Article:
For example, if you weigh 75kg that's roughly 2.6 litres per day.
Eat Real Food – try to include a quality animal protein source with every meal (meat, fish, eggs etc) get lots of veggies in and experiment with finding ways to enjoy all these foods.
Limit The Obvious – Diets often fail as people are too restrictive, people try to be 100% strict and live off chicken and broccoli and struggle to stick to it.
I’d rather someone be 90% for the long term, than be 100% for 3 days and the fall off the so called wagon.
However, this said its certainly worth a period of elimination to help your body become a fat burning, muscle building machine!
SO…10-14 days of cutting right back can help, as certain functions in the body can be inhibited or down regulated from years of eating crap and drinking..
The goal for most people is to enjoy a balanced lifestyle including things we enjoy such as chocolate and alcohol etc and not feel guilty about it! BUT to earn this lifestyle there has to be some sort restriction because if people could do the whole moderation thing we wouldn’t get ourselves out of shape in the first place.
SO…Pull out the junk and drink and live off the land for a few weeks and see how much better you feel inside and out!
You can then start to introduce some ‘naughty foods’ every now and then when you learn how to moderate the intake of these foods to find a healthy balance.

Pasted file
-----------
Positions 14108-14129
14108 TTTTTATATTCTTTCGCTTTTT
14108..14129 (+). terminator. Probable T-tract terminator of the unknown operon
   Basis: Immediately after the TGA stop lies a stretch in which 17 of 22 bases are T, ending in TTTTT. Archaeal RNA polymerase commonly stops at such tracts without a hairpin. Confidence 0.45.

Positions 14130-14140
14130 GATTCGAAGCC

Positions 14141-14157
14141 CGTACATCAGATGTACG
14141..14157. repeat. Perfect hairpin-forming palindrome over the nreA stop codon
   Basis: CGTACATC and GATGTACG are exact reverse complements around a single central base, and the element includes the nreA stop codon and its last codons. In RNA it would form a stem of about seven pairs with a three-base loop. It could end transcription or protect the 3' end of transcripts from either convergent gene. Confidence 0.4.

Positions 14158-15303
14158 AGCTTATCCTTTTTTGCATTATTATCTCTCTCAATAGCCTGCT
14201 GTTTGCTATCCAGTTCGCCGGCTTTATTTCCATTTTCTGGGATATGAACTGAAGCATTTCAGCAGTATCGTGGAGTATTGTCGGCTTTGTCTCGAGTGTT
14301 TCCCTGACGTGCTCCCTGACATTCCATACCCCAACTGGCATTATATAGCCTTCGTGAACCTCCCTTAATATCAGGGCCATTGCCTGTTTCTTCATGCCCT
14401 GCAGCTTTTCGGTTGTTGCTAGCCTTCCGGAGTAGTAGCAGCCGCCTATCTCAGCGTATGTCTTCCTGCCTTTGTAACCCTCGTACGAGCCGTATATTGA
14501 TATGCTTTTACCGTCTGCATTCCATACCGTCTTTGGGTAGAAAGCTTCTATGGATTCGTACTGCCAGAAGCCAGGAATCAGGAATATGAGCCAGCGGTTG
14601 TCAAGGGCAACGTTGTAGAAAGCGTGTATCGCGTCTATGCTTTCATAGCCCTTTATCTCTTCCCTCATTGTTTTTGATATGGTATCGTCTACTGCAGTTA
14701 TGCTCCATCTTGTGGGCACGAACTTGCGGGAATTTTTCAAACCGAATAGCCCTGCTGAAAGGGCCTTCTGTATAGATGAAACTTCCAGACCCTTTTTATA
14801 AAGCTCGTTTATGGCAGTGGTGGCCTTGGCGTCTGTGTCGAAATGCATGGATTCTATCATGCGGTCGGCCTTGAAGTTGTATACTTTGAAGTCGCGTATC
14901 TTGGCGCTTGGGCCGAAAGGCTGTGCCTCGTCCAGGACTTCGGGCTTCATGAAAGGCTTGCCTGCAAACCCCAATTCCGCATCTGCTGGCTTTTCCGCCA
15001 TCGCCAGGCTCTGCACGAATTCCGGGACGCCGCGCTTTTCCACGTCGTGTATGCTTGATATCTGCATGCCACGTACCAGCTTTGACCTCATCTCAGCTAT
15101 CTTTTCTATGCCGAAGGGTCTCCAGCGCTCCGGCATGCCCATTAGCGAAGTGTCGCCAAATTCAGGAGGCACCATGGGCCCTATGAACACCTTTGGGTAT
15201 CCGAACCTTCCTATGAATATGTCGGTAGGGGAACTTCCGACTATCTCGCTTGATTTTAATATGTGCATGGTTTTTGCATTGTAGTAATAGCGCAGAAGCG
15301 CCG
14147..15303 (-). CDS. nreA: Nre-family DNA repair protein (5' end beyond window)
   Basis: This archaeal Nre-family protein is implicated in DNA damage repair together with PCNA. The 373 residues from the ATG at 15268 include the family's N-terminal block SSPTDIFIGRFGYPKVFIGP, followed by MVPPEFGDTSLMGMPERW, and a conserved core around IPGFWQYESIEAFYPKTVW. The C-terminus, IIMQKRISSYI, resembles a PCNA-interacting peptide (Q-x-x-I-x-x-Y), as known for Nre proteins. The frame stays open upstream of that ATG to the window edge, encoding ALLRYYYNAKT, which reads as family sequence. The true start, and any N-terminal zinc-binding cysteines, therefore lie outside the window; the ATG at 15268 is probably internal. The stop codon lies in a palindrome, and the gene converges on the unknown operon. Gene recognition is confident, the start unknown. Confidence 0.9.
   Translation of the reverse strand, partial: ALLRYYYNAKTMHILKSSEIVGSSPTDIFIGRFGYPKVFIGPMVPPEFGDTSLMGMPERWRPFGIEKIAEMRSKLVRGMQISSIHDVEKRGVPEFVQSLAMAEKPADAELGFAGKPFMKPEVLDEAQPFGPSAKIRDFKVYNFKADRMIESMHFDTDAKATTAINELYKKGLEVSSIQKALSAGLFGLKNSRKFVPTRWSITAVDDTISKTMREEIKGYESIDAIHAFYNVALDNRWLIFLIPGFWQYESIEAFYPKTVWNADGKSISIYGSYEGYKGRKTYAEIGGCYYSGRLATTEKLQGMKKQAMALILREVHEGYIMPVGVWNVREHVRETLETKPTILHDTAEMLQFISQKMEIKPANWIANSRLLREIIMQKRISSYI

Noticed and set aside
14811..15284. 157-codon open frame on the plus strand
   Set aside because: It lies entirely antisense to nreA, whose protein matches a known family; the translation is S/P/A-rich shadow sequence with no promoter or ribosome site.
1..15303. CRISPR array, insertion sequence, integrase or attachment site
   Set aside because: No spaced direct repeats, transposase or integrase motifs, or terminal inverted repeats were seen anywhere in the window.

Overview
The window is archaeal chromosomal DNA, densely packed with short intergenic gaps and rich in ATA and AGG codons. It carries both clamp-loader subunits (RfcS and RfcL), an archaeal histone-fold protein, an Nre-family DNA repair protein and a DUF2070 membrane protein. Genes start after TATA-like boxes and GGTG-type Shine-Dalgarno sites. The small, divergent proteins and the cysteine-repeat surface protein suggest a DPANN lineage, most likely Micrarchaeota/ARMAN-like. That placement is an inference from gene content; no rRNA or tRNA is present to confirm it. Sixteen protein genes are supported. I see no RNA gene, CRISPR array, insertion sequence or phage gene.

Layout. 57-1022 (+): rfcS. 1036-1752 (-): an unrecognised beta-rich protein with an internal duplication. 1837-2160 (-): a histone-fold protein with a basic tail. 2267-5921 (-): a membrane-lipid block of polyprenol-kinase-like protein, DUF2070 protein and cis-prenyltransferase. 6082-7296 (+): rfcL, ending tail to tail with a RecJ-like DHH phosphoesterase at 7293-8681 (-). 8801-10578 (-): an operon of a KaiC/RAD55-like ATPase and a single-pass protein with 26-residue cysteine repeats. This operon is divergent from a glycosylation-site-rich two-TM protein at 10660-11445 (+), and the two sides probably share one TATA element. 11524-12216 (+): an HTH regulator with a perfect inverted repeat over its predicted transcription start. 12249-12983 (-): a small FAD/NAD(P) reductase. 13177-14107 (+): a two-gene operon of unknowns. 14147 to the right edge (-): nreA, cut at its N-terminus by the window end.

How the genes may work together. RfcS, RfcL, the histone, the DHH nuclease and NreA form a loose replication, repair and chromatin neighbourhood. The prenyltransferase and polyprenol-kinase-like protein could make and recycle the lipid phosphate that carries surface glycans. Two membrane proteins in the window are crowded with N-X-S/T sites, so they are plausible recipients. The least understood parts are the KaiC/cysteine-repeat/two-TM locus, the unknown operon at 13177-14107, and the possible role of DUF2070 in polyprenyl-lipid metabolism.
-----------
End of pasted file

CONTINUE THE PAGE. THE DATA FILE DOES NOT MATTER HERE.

Remember consistency is key… don’t eat ‘clean’ for a week and then have a massive binge! This is for you to decide how best to approach it.
Chocolate Biscuits Syndrome….
If you know you can have a small amounts (lets say 10% of your weekly intake) of the foods that can be described as ‘junk’ or ‘naughty’ and be consistent with this then by all means get them in and don’t feel guilty if its going to keep you on track long term.
BUT if you are like me and that small amount is likely to make you want more and more then you need to show a little more restraint. If I have "just one" chocolate biscuit, I WILL eat the whole packet!…So I avoid them and choose something like Greek yoghurt as a snack… but if you are one of those VERY rare people who can eat one and put the packet away as you have satisfied that need then this is cool!
If you are unsure.... Then choose a better option!
By default most people following these simple guidelines will get plenty of protein and fats, and will almost certainly reduce calories and carbohydrate intake. Whats important is that you eat enough, don’t go hungry just make smart choices. Most people know deep down what they need to do.
So you have got to grips with the basics and have shown the ability to eat well, train well and feel healthier and happier with the progress. Do you need more?
Next part we will cover what you need to do, if you feel you can get a little more technical...
We hope this helps.
If you have any questions on the above and would like some further advice, don't hesitate to reach out - firstname.lastname@example.org